It begins with a question — where is she?

She said she would be home in a few minutes, a few hours, a few days. She told us she would meet us there. She planned to get the kids after school, after practice, after the party.

Where is she?

Lee Clark's sister disappeared in 1971.

Her children wonder as they move in with relatives, expecting a temporary stay. Her parents worry about what happened to their daughter, last seen at a popular bar or restaurant. Hunters find her purse in rough country, but not her.

They hear stories. Someone saw her walking down the road the other day. A friend thought she moved to another town, a different city. Police wonder aloud if she ran off with a boyfriend, new or old.

She’ll come back, they say.

But as days turn into months and months turn into years and there are no answers, families consider the worst while hoping for anything positive.

When a loved one goes missing, families experience a heartbreaking education. They learn to take notes and try to remember small details amid persistent misinformation. They hear there is a waiting period to report someone missing, for instance. That’s not true.

And so they keep searching, always wondering. Others ask their own questions — why don’t you let her rest in peace? It’s been years. Why are you still looking?

But their loved ones know, better than anyone else, hope doesn’t stop, never stops.

Missing for decades

Most people reported as missing are found. For example, 651,226 missing person records were entered into the National Crime Information Center’s Missing Persons File in 2017. A total of 651,215 records were purged in that same time because people returned home, law enforcement found them or the missing person record was removed because it was invalid.

A young mother of two and citizen of the Yakama Nation recently reported missing was found safe the next day after news of her disappearance was shared widely on social media.

Others have been missing for decades.

Janice Marie Hannigan disppeared at the age of 16; she was last seen in Wapato on March 1, 1971. For most of her life, Hannigan's younger sister Lee Clark wondered what happened to her. Clark began seirously searching for answers after their mother died.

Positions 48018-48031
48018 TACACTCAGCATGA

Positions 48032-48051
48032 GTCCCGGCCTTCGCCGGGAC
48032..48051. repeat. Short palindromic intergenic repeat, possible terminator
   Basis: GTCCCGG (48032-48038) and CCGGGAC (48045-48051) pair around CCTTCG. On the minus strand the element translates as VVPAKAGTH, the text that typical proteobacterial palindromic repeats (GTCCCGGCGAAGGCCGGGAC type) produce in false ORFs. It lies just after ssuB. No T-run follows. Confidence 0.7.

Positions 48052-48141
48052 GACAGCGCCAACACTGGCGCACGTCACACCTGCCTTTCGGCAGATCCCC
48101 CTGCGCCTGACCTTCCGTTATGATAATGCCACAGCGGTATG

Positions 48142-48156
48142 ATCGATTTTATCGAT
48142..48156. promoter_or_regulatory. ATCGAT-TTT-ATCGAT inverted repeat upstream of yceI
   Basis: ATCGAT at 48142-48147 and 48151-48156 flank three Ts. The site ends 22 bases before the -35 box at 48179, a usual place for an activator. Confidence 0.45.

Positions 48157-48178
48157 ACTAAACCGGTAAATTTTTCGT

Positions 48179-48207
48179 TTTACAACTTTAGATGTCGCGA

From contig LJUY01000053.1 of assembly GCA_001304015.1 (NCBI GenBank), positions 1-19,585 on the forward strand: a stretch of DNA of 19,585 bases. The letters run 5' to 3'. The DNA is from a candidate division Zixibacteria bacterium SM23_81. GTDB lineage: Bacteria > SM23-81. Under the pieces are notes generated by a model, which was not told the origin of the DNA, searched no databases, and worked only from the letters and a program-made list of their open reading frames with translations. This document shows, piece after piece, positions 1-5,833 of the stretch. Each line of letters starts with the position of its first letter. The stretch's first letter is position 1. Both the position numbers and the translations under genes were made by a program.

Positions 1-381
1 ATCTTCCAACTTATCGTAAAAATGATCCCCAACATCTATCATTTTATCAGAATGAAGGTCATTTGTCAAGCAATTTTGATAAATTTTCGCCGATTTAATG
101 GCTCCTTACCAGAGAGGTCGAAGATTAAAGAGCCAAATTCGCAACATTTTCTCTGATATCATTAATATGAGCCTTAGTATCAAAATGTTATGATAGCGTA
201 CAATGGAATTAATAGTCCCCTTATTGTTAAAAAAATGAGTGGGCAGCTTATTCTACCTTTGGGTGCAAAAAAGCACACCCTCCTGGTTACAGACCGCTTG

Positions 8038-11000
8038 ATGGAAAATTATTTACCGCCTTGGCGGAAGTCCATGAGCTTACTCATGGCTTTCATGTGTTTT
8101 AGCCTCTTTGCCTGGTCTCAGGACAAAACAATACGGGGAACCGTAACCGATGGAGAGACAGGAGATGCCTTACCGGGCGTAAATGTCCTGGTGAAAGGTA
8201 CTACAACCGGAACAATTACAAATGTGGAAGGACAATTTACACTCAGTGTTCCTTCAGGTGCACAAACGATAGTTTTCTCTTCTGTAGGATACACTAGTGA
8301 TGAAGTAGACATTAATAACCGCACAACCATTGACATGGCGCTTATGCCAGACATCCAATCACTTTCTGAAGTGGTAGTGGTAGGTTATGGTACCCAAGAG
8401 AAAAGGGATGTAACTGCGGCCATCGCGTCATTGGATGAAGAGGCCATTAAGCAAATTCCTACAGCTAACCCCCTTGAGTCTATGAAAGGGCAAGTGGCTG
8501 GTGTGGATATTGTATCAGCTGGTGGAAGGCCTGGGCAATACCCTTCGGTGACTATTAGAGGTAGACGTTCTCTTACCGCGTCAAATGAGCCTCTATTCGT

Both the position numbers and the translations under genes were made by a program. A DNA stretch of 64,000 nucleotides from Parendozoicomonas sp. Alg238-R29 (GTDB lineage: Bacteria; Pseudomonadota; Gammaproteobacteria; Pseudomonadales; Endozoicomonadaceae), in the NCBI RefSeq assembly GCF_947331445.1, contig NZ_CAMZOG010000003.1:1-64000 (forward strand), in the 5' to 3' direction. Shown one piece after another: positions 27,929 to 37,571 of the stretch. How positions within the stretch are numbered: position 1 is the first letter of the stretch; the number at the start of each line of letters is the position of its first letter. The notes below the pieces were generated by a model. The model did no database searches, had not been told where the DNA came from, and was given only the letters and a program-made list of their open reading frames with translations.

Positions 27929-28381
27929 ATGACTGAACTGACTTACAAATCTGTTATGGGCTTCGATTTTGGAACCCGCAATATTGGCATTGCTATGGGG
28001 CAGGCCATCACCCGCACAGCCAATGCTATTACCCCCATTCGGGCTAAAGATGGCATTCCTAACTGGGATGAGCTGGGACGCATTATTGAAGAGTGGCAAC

“People tell me to just let her rest in peace. I’m like, rest in peace where? I don’t know if she’s alive or dead. If she’s dead, bring her home to our cemetery,” she said.

Clark never found the answer about what happened to the older sister she adored. She died December 23, 2018.

Body found under Highway 97 bridge.

The body of 38-year-old Linda Dave of White Swan was found by Department of Transportation workers inspecting a bridge on Highway 97 in February of 2017. (Courtesy: Yakima County Sheriff's Office)

"No one deserves to be murdered"

No one knows exactly how many women have gone missing from the Yakama reservation. Many cases of missing people or mysterious deaths of women and men remain unsolved. At one point during an FBI investigation spurred by rumors of a serial killer, investigators found as many as 32 dating back to 1980.

Investigations are hampered by the unique constraints of policing in Indian Country. Like other tribes in the United States and Canada, jurisdiction over criminal cases on the 1.3-million-acre Yakama Nation reservation varies among law enforcement agencies operating without a comprehensive data collection system for reporting or tracking missing women. Tribal police handle missing person cases but don’t investigate homicides; that is the responsibility of the FBI. Local law enforcement agencies occasionally work with tribal police, but the Washington State Patrol has no jurisdiction on tribal land.

The FBI has no permanent presence on Yakama tribal land, and many natives complain of poor communication and little follow up from law enforcement, whether it's the bureau or local authorities.

The body of 38-year-old Linda Dave of White Swan was found Feb. 15, 2017, by state Department of Transportation workers conducting an inspection on a U.S. Highway 97 bridge at the intersection with Marion Drain Road. She died of a gunshot wound to the stomach and was likely dead and in the water for six weeks before her body was found, former Yakima County Coroner Jack Hawkins said.

It wasn't until April of 2018 that authorities publicly identified the body, a fact Deborah Shipman, an activist and organizer working to raise awarness about missing and murdered indigenous women around the nation, points to as an exmaple of the sort of neglect law enforcment shows for these cases.

“Linda’s son brought her dental records there days after they found that body,” she said. “The cruel thing of all this is they saw everyone continuing to look for Linda. They saw that, we were chasing leads on her all over the place. We called the jails; we ran her name every way we could.”

Some missing and murdered indigenous women have struggled with addiction or mental health issues, or become homeless and put themselves in danger to support themselves. Some may be victims of human trafficking or murderous rapists.

No matter their issues, they mattered to someone or many people, Shipman said.

“I don’t care what you were doing; no one deserves to be murdered,” she said. “Whatever happened happened, but these women deserve to be recognized.”


The contents of this page were drawn from stories published in the Yakima Herald-Republic reported and written by Tammy Ayer.

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ALBUQUERQUE, N.M. (AP) — Numerous police departments nationwide are not adequately identifying or reporting cases of missing and murdered indigenous women and girls as concerns mount over the level of violence they often face, according to a study released by a Native American nonprofit Wednesday.


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